MAY A DIRECTOR IN AN HOA INSPECT ALL RECORDS? INCLUDING EXECUTIVE SESSION MINUTES?

In light of my newly adopted in simpler processes to get information to my readers, I will provide a short answer to the following question that was raised by a follower of my website and blogs:

“When an HOA member is elected to the Board of Directors for the first time, does he or she have the right to see the confidential Executive Meeting minutes from prior months/years?

That’s it! I suspect this may be a case of me thinking it’s an easy question and you telling me it’s not (as I see so often on your blog), but maybe this question will be an exception  :)”

 You know, I wish I could say this was a simple question, but I will make the answer is simple as possible:

In California, a director on the board of directors of an HOA which is incorporated is also subject to the Corporations Code and under that code, a director is entitled to see all Association records. However, that’s not the end of the inquiry. There is a case in California where a board member was not allowed to see proxies, the court believing, because it was argued, that he had improper motives in reviewing the proxies-he wanted to see who voted against him!  This was back in the day when proxies could be counted as ballots. The court said this director was elected, so he didn’t need to see the proxies.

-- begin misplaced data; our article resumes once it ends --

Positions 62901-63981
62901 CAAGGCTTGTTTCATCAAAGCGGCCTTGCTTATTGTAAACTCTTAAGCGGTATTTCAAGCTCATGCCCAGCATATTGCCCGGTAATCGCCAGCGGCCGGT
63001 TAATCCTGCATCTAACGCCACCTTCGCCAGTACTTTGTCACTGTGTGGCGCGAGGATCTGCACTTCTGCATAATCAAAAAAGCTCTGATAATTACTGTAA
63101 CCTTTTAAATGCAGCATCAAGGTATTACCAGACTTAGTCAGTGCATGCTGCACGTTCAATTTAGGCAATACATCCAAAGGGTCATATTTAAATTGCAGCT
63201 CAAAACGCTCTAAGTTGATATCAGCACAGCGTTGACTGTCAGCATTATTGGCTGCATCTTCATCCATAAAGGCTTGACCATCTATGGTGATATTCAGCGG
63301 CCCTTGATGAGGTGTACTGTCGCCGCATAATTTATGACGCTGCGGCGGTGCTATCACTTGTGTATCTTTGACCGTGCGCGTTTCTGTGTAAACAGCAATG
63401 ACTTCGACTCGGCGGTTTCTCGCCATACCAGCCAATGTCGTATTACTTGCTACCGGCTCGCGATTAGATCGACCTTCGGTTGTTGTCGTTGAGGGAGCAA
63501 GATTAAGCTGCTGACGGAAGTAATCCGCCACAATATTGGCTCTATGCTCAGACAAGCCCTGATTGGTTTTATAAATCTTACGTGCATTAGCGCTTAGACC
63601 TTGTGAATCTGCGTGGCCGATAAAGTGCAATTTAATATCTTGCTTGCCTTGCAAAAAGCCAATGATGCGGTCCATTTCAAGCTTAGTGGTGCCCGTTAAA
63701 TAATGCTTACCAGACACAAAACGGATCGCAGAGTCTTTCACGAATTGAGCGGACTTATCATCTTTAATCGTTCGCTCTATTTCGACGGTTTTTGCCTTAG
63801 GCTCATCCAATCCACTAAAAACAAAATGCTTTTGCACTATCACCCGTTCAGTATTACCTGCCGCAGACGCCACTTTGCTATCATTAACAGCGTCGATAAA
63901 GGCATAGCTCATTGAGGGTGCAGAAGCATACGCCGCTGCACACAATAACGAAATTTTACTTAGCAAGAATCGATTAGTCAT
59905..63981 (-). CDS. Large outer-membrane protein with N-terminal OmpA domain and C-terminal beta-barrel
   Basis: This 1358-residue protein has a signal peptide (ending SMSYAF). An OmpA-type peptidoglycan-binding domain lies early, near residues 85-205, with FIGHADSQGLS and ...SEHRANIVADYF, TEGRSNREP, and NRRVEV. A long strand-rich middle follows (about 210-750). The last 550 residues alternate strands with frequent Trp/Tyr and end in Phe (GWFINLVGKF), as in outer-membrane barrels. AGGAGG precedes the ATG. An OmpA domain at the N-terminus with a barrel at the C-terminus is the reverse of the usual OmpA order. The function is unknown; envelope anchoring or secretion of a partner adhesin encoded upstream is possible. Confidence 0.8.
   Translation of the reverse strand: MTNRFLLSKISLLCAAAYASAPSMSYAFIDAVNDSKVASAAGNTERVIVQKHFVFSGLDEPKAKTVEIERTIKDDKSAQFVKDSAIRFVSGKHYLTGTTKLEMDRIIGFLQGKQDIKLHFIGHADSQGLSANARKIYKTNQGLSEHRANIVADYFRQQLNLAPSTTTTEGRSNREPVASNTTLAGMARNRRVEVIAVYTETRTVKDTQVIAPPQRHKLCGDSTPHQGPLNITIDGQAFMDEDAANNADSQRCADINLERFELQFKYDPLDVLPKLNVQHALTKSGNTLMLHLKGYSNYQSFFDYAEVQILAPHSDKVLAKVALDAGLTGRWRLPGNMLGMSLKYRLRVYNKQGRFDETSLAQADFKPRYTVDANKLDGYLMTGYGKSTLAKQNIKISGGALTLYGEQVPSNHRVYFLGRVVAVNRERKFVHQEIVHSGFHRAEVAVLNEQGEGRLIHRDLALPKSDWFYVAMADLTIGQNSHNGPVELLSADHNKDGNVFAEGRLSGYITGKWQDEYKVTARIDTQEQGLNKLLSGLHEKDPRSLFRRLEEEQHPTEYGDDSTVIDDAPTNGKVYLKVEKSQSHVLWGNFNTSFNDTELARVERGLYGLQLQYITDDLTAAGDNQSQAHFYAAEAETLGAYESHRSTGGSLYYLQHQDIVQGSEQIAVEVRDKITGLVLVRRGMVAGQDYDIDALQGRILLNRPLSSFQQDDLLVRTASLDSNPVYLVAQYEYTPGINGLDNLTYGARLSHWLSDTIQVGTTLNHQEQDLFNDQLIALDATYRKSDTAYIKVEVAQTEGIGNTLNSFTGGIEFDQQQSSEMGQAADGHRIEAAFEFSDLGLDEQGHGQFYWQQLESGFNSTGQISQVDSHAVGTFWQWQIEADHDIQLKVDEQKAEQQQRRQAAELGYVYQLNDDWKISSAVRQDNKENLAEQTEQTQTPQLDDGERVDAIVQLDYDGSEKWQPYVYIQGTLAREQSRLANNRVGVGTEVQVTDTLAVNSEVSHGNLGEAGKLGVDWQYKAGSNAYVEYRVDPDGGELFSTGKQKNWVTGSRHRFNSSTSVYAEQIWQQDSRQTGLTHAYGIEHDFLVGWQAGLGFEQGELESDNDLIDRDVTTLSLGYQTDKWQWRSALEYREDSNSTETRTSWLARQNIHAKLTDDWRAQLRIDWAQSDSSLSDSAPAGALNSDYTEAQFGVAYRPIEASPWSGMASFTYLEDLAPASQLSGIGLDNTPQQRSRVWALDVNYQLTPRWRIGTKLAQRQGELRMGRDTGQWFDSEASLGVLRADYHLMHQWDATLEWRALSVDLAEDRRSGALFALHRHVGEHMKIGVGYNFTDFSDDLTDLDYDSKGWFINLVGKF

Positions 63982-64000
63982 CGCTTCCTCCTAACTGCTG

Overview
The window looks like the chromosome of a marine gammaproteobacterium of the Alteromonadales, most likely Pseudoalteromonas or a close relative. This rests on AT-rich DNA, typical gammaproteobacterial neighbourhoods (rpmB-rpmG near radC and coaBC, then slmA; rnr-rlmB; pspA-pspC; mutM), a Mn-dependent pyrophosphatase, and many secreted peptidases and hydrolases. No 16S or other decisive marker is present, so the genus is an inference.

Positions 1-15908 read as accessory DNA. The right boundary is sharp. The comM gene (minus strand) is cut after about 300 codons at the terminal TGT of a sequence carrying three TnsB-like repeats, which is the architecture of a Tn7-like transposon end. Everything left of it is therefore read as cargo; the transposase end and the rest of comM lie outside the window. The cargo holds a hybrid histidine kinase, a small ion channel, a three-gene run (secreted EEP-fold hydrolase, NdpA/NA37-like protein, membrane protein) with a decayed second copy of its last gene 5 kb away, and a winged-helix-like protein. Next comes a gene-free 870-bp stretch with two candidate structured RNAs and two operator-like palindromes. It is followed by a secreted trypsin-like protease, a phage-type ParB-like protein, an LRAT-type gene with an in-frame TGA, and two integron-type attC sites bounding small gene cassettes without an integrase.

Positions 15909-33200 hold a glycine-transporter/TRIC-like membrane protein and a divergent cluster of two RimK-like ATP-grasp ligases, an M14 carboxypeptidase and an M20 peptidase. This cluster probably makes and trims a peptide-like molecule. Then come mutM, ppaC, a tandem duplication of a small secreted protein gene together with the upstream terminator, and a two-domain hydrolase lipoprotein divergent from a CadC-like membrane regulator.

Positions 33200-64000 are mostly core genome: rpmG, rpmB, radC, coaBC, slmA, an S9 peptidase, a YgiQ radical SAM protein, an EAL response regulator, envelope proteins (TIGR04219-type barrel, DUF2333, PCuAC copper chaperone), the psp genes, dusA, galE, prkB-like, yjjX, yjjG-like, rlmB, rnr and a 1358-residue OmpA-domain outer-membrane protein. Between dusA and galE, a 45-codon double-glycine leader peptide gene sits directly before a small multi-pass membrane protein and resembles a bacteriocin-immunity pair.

Since this is an appellate court decision, and binding law in California, it suggests to me that if the board suspects the board member has an ulterior motive which is not positive and is wanting to review executive session records, that the board get legal advice as to what to do. If, for example, the board member is prone to distributed or suspected of distributing confidential information to owners, or if the director has indicated that he or she is planning to sue the Association and is looking to dig up “dirt”, I would definitely recommend the board get legal advice before opening up executive session protected records. I have written in other blogs about how to set up an executive committee excluding a director if the director is misusing information gathered in an executive session and excluding the problem director. Please note I strongly recommend you do not do this without legal advice from a knowledgeable HOA attorney. I can easily imagine the deterioration that may occur as the fights begin without anyone understanding the legal ins and outs of the situation.

 

 

 

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